But/and, instead of doing it ourselves we need to look to the people who are doing this work in and with those communities. Two examples I love are the work being done by Anasuya Sengupta and her colleagues at whoseknowledge.org, and P. Sanaith’s work creating and maintaining the People’s Archive of Rural India.

Decolonizing scholarship and decolonizing the web will require radical collaboration across many social, geographical, and political divides; and will have to be based on mutual exchanges of knowledge and skills. All of that requires trust, which is something that takes time to build and is based on relationships and authentic human connection. So if we want to decolonize open, then maybe we need to decolonize our social networks first.

One of the longest running and most frustrating conversations within libraries is whether they are “neutral.” (As you write, you are strongly on the “hell no” side.) Can you speak to the politics of neutrality within the open movement, and particularly as it regards seemingly “neutral” actors like CC licenses and libraries? How does the conversation about “neutrality” relate to issues of diversity and inclusion within the free knowledge movement? I don’t think of CC licenses or libraries as neutral. They are both predicated on the idea that people ought to have the ability to freely create, share, and access knowledge and cultural materials. That’s actually a pretty radical idea. Even if CC licenses and libraries can be and are used to provide access to a huge range of ideas and viewpoints, that doesn’t make them neutral. One of the arguments I make is that you can’t be neutral if one side argues that certain ideas should not be available in libraries (whether those ideas are contained in books representing LGBTQ families, or in gatherings of neo-Nazis) and another side argues that you have to include all ideas and viewpoints. You can’t satisfy both sides – you can’t keep the LGBTQ book and not keep the LGBTQ book at the same time. I may start calling this the Schrodinger’s Library argument against neutrality.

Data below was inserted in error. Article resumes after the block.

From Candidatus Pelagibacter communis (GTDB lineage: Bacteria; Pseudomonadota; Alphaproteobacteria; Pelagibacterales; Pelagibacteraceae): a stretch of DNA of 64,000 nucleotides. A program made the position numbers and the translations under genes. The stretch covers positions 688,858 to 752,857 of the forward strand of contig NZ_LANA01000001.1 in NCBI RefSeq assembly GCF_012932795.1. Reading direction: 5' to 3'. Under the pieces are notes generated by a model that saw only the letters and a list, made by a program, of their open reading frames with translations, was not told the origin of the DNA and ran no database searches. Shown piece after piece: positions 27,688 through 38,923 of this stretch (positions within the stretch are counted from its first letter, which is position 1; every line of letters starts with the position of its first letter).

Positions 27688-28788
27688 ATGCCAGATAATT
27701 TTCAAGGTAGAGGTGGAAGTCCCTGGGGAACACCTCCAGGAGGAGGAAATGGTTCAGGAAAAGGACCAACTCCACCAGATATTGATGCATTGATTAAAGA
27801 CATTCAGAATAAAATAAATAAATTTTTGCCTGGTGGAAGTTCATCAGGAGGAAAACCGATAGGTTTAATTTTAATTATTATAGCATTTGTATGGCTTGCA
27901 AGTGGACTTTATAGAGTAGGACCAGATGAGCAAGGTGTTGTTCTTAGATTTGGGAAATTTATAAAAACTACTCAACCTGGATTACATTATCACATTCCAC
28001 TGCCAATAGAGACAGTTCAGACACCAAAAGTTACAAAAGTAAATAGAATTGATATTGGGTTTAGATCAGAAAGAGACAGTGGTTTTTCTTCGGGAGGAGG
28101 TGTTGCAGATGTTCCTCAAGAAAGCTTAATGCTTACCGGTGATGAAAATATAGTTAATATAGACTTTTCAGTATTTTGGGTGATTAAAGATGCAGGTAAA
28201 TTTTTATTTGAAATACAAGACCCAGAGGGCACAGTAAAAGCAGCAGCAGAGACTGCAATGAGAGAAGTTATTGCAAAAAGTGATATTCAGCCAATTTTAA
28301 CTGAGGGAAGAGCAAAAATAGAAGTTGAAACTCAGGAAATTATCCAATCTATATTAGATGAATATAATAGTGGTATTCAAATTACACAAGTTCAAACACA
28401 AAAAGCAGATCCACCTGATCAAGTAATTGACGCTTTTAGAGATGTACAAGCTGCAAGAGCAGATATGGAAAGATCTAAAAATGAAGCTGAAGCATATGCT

The fact that libraryland continues to have these debates about neutrality is really frustrating, and is very much related to issues of diversity and inclusion. So many of the library debates about neutrality are theoretical and academic and detached, and I think that reflects the stark lack of diversity in our profession. Too often the argument that it is a moral imperative for libraries to represent all sides of an issue, and to serve all patrons regardless of beliefs, come from a position of privilege and relative safety. For marginalized folks, it can feel like these debates about neutrality are really debates about whether we have to honor and engage with people who deny our very humanity and seek our destruction. Many of us would argue that allowing those who deny the humanity and basic dignity of others to coopt the legitimacy of our libraries and our profession to spread their hatred and intimidation is not in any way a neutral choice.

What is the need for Creative Commons today and why are you coming to keynote the Summit? What I love about Creative Commons and the CC community is that it is driven by a compelling vision of an open digital commons, and that it provides the tools for people across the globe to choose how they want to participate in that commons. That combination of an abiding belief that openly accessible culture and knowledge are good for society, with a commitment to honoring individual choice is powerful; and it resonates with what I think is needed to advance the perpetual project of decolonizing and opening up the internet.

The post Chris Bourg on the Compelling Vision for an Open Digital Commons appeared first on Creative Commons.

Study on open science: monitoring trends and drivers

“The proposed study will build on existing evidence collected by the pilot open science monitor as well as other relevant and available studies. The open science monitor provided a first analysis of trends, drivers, barriers and incentives to open science in Europe. It also makes available, tests and applies a methodology for the collection of hard empirical data on open science trends. Based on this preparatory work, the contractors will design, draft, execute and deliver a full-fledged monitoring system in order to determine open science scope, nature, impacts on science and scientific knowledge, and its socio-economic impacts. In turn, this will provide an evidence-based view of evolution of open science. It should be able to facilitate policy making….”

Study on open science: monitoring trends and drivers

“The proposed study will build on existing evidence collected by the pilot open science monitor as well as other relevant and available studies. The open science monitor provided a first analysis of trends, drivers, barriers and incentives to open science in Europe. It also makes available, tests and applies a methodology for the collection of hard empirical data on open science trends. Based on this preparatory work, the contractors will design, draft, execute and deliver a full-fledged monitoring system in order to determine open science scope, nature, impacts on science and scientific knowledge, and its socio-economic impacts. In turn, this will provide an evidence-based view of evolution of open science. It should be able to facilitate policy making….”